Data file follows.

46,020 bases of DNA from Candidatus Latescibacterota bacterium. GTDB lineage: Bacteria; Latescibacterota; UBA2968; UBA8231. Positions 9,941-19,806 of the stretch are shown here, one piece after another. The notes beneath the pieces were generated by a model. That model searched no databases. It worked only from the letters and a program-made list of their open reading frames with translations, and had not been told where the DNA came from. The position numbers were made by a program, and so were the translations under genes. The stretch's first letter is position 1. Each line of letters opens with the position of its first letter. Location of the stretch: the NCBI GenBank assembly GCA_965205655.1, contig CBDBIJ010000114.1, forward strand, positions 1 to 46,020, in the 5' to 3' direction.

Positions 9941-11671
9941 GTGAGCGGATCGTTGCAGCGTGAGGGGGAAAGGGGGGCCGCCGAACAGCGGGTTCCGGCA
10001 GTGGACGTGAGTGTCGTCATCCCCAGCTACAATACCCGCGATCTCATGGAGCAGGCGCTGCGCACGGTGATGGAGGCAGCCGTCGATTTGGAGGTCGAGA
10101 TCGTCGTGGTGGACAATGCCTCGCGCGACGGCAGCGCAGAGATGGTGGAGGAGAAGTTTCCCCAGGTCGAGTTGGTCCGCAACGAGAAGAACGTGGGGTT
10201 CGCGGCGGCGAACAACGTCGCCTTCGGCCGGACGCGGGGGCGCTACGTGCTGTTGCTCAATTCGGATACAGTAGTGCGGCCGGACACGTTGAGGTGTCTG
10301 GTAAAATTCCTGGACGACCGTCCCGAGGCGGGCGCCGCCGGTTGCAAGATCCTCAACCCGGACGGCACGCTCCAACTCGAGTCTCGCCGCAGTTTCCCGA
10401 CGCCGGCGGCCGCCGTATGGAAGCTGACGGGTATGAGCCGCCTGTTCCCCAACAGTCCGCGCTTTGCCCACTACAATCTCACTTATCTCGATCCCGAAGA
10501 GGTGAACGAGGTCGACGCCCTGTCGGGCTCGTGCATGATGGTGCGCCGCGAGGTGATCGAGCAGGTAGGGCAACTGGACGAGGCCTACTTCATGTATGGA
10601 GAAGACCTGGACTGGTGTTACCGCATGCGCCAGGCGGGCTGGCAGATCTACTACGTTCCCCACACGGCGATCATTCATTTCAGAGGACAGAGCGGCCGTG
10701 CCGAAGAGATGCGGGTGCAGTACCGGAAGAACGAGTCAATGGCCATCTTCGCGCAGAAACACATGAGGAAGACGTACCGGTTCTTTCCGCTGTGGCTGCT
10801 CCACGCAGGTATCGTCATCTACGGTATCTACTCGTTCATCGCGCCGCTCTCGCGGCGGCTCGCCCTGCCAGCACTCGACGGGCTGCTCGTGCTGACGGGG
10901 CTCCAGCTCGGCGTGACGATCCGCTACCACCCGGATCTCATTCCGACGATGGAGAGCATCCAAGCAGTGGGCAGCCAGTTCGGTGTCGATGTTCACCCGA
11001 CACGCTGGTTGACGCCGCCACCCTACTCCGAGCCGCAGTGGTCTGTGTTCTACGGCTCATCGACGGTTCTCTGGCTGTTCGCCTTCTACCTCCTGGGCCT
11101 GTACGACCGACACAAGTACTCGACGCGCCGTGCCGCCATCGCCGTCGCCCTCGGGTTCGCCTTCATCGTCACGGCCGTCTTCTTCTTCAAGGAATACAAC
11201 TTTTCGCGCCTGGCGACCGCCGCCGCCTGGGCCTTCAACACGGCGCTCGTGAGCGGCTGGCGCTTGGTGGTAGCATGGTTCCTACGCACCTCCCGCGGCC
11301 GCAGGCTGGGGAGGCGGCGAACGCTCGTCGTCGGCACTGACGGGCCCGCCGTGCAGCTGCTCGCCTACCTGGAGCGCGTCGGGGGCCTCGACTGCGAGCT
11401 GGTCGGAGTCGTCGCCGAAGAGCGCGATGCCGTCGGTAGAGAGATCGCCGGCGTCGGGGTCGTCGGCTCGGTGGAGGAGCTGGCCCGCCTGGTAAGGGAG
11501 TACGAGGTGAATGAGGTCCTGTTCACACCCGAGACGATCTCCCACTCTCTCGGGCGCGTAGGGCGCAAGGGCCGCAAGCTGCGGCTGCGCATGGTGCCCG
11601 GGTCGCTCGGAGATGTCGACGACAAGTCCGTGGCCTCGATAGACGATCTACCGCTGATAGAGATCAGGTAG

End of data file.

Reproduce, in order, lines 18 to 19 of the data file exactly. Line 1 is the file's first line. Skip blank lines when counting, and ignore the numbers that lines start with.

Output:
11401 GGTCGGAGTCGTCGCCGAAGAGCGCGATGCCGTCGGTAGAGAGATCGCCGGCGTCGGGGTCGTCGGCTCGGTGGAGGAGCTGGCCCGCCTGGTAAGGGAG
11501 TACGAGGTGAATGAGGTCCTGTTCACACCCGAGACGATCTCCCACTCTCTCGGGCGCGTAGGGCGCAAGGGCCGCAAGCTGCGGCTGCGCATGGTGCCCG